bove our northwestern horizon is the constellation representing a small mammal called a Lynx. It is composed of faint stars forming a crooked line running from Leo to Camelopardalis, while it is flanked on either side by Ursa Major, Cancer, Gemini and Auriga. The brightest stars in this constellation are third and fourth magnitude, with a total of 97 stars brighter than magnitudes (+6.5), the brightness limit for stars visible to the naked eye from a dark location. This constellation is a modern creation of Johannes Hevelius in his 1687 atlas of constellations “Firmamentum Sobiescianum sive Uranographia” where he plotted 10 new constellations. Seven of these, including Lynx, have survived into current official nomenclature. The other three faded into history. These new constellations were part of an effort to fill in the gaps between the ancient constellations so the entire sky would be in a specific constellation. The brightest star in Lynx, Alpha Lyncis, is magnitude +3.1 at the southeast end of the constellation. Located 203 light-years away from us, this star is entering its old age. It has moved off the main sequence where stars spend most of their lives and has become a giant star of spectral class K7. It used up all the hydrogen in its core about three million years ago and it is now burning helium in a sphere around the core with another sphere of hydrogen fusion around that. This produces much more energy than the star was producing when it was burning hydrogen in the core. This extra energy heated the star, causing it to expand so that it is now 55 times the diameter of our Sun even though it is only twice the mass of our Sun. This increases the surface area that the star can use to radiate its energy out into space as light. This allows the surface to cool until it was glowing red, giving us the red glow of Alpha Lyncis. Even though its surface is cooler than our Sun’s, the much larger surface area allows it to radiate six hundred seventy-three times the energy our Sun generates. About 23 billion light-years away from us in Lynx is the quasar APM 08279+5255. A quasar is the heart of a galaxy where the supermassive black hole is consuming vast amounts of gas and dust. In the process, the black hole’s tremendous gravity pulls the gas into a disc surrounding it. The incoming gas strikes gas already in the disc, releasing radio waves and light across the electromagnetic spectrum. APM is very bright even for a quasar. It is magnitude +15.2. This is surprisingly bright for such a distant quasar. A higher magnification view of this quasar shows that there is not just one image of the quasar, but two bright ones with a fainter one in between. The images are almost identical, and their spectra are also identical, so we know they are the same

A crooked line of faint stars above our northwestern horizon marks the constellation of Lynx. A medium sized wild cat that has a short tail with characteristic tufts of black hair on the tips of their ears, the Lynx in the sky is a modern constellation, as compared to the ancient Greek constellations. One of the most distant globular clusters, NGC 2419 and one of the most distant galaxies, APM 08279+5255, reside in this constellation.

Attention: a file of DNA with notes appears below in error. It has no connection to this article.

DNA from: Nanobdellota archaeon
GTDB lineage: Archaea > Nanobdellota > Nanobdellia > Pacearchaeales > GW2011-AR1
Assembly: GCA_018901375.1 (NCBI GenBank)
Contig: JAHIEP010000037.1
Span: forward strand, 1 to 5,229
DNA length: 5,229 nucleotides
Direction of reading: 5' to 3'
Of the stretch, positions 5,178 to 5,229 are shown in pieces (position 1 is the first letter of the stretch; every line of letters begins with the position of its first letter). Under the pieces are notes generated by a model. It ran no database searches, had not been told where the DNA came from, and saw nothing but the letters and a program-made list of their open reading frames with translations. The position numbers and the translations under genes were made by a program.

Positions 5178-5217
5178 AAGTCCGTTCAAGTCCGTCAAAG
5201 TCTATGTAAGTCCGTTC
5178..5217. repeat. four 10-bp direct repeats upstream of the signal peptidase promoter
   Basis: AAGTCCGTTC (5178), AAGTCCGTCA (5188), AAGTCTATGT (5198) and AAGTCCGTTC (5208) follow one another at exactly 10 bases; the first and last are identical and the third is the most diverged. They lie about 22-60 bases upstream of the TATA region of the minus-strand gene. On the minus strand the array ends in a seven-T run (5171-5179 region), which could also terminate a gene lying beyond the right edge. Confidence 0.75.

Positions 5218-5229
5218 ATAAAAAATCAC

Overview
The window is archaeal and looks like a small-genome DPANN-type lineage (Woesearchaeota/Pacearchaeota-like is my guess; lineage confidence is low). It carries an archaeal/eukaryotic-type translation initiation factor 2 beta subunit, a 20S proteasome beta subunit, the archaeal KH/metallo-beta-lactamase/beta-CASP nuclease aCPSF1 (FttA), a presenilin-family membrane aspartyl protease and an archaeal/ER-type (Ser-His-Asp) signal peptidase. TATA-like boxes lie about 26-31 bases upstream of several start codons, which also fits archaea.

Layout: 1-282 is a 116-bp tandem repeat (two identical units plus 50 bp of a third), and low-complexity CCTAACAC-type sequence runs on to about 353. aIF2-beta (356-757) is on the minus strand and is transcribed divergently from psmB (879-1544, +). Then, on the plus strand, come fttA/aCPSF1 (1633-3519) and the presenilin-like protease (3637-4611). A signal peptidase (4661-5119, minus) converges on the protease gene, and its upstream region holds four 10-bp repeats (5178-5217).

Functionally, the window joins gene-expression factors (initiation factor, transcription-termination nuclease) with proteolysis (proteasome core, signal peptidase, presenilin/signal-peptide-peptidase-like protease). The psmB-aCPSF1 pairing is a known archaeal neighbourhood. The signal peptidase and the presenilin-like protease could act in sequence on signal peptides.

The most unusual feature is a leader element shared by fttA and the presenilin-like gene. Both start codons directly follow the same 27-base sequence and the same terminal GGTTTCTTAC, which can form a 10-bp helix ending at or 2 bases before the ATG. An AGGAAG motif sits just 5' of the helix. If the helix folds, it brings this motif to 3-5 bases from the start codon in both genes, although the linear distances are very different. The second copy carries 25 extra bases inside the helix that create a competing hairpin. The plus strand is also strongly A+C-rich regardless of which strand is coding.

Calendar of Events – JUNE 2019 (MST) 03 4:02 a.m. 09 11:59 p.m. 10 10 a.m. 17 2:31 a.m. 18 8 a.m. 21 9:54 a.m. 23 5 p.m. 25 3:46 a.m.

New Moon First Quarter Moon Jupiter directly opposite the Sun Full Moon Mars 0.2 degrees south of Mercury June Solstice-Summer begins Mercury greatest distance east of the Sun (25 degrees) Last Quarter Moon

object. One result of Einstein’s Theory of Relativity is that any mass is able to bend light passing it more than classical physics predicted. The more mass, the more the light is bent. This effect provided one experimental proof of Relativity. During the 1919 total solar eclipse, astronomers took pictures of the star field beyond the eclipsed Sun and compared it to the same field taken six months earlier when the Sun was in the other side of the sky. The comparison showed that the Sun’s gravity shifted the position of stars near the Sun during the eclipse closer to the Sun as the Sun’s gravity bent the star’s light inward as Relativity predicted. Light from APM 08279+5255 is also being bent, but in this case, it is by a whole intervening galaxy. The intervening galaxy bends the quasar’s light to form two images of the quasar. In addition to forming three images of the quasar, the intervening galaxy’s gravity also acts as a lens to focus the light from the quasar, making the quasar appear four times brighter than it would be otherwise. This process is called gravitation lensing or microlensing and usually forms two or four images. APM is an unusual case where three images are formed. The image of APM we are seeing is around 12 billion years old, meaning it was formed shortly after the Big Bang. The expansion of the universe causes APM to move away from us so fast that visible light is Doppler shifted into the infrared. Its tremendous visible light output now shifted into the infrared, makes it a hyperluminous infrared galaxy.

The Planets for June 2019 Mercury makes an appearance in our evening sky this month.